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Feds post food allergy guidelines for schools

  • FILE - This Oct. 10, 2013 file photo shows an epinephrine auto-injector that Tyler Edwards, 12, of Hendersonville, Tenn., carries with him because of his allergies. On Wednesday, Oct. 30, 2013, the federal government is issuing its first guidelines to schools on how to protect children with food allergies. The voluntary guidelines call on schools to take such steps as restricting nuts, shellfish or other foods that can cause allergic reactions, and make sure emergency allergy medicine _ like EpiPens _ are available. (AP Photo/Mark Zaleski)

    FILE - This Oct. 10, 2013 file photo shows an epinephrine auto-injector that Tyler Edwards, 12, of Hendersonville, Tenn., carries with him because of his allergies. On Wednesday, Oct. 30, 2013, the federal government is issuing its first guidelines to schools on how to protect children with food allergies. The voluntary guidelines call on schools to take such steps as restricting nuts, shellfish or other foods that can cause allergic reactions, and make sure emergency allergy medicine _ like EpiPens _ are available. (AP Photo/Mark Zaleski)

  • FILE - This Oct. 10, 2013 file photo shows an epinephrine auto-injector that Tyler Edwards, 12, of Hendersonville, Tenn., carries with him because of his allergies. On Wednesday, Oct. 30, 2013, the federal government is issuing its first guidelines to schools on how to protect children with food allergies. The voluntary guidelines call on schools to take such steps as restricting nuts, shellfish or other foods that can cause allergic reactions, and make sure emergency allergy medicine _ like EpiPens _ are available. (AP Photo/Mark Zaleski)

    FILE - This Oct. 10, 2013 file photo shows an epinephrine auto-injector that Tyler Edwards, 12, of Hendersonville, Tenn., carries with him because of his allergies. On Wednesday, Oct. 30, 2013, the federal government is issuing its first guidelines to schools on how to protect children with food allergies. The voluntary guidelines call on schools to take such steps as restricting nuts, shellfish or other foods that can cause allergic reactions, and make sure emergency allergy medicine _ like EpiPens _ are available. (AP Photo/Mark Zaleski)

  • FILE - This Oct. 10, 2013 file photo shows an epinephrine auto-injector that Tyler Edwards, 12, of Hendersonville, Tenn., carries with him because of his allergies. On Wednesday, Oct. 30, 2013, the federal government is issuing its first guidelines to schools on how to protect children with food allergies. The voluntary guidelines call on schools to take such steps as restricting nuts, shellfish or other foods that can cause allergic reactions, and make sure emergency allergy medicine _ like EpiPens _ are available. (AP Photo/Mark Zaleski)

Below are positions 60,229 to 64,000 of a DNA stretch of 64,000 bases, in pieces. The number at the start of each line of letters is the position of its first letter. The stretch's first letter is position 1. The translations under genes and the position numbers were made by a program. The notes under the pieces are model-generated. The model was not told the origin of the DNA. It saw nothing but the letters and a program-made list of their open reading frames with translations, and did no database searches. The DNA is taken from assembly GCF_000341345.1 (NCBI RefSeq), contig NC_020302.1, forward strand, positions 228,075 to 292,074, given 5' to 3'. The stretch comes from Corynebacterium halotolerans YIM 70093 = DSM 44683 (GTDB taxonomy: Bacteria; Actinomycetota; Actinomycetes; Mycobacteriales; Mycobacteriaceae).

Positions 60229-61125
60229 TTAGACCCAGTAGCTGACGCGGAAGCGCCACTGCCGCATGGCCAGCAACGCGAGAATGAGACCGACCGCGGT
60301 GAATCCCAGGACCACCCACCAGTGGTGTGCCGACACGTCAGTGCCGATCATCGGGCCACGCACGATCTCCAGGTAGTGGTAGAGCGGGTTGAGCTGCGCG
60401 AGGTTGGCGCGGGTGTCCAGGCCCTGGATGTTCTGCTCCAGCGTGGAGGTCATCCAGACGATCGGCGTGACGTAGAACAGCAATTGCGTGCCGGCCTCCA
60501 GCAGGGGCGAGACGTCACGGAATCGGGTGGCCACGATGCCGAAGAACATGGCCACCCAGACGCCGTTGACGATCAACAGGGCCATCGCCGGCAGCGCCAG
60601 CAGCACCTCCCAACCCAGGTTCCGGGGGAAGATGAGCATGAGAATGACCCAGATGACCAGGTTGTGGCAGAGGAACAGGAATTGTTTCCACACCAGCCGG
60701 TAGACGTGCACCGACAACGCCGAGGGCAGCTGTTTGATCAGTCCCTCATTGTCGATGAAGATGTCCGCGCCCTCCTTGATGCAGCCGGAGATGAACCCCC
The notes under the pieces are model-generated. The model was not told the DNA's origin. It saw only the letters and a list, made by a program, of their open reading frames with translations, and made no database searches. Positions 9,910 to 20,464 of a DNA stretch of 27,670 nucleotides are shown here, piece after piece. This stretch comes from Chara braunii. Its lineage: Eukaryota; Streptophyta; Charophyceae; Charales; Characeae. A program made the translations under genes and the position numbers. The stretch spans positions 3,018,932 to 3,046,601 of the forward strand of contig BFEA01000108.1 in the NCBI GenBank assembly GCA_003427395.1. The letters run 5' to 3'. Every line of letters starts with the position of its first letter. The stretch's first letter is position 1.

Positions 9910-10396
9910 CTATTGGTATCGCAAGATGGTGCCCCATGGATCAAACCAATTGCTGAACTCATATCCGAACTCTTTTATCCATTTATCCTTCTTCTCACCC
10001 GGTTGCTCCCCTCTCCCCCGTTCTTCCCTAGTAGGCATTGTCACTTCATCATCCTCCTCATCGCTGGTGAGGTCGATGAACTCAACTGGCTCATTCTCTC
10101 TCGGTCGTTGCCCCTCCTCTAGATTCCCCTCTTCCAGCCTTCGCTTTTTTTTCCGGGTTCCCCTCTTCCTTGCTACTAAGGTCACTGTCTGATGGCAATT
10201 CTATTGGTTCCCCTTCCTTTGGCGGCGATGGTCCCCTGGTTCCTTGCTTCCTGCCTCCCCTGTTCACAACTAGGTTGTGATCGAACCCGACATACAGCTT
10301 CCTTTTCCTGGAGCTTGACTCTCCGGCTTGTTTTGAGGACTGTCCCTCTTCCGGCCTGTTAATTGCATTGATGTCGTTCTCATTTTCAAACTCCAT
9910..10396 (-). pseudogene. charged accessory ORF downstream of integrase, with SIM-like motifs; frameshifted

• FILE - This Oct. 10, 2013 file photo shows an epinephrine auto-injector that Tyler Edwards, 12, of Hendersonville, Tenn., carries with him because of his allergies. On Wednesday, Oct. 30, 2013, the federal government is issuing its first guidelines to schools on how to protect children with food allergies. The voluntary guidelines call on schools to take such steps as restricting nuts, shellfish or other foods that can cause allergic reactions, and make sure emergency allergy medicine _ like EpiPens _ are available. (AP Photo/Mark Zaleski)

The federal government is issuing its first guidelines to schools on how to protect children with food allergies.

The voluntary guidelines call on schools to take such steps as restricting nuts, shellfish or other foods that can cause allergic reactions, and make sure emergency allergy medicine – like EpiPens – are available.

About 15 states – and numerous individual schools or school districts – already have policies of their own. “The need is here” for a more comprehensive, standardized way for schools to deal with this issue, said Dr. Wayne Giles, who oversaw development of the advice for the Centers for Disease Control and Prevention.

Food allergies are a growing concern. A recent CDC survey estimated that about 1 in 20 U.S. children have food allergies – a 50 percent increase from the late 1990s. Experts aren’t sure why cases are rising.

Many food allergies are mild and something children grow out of. But severe cases may cause anaphylactic shock or even death from eating, say, a peanut.

The guidelines released last week were required by a 2011 federal law.

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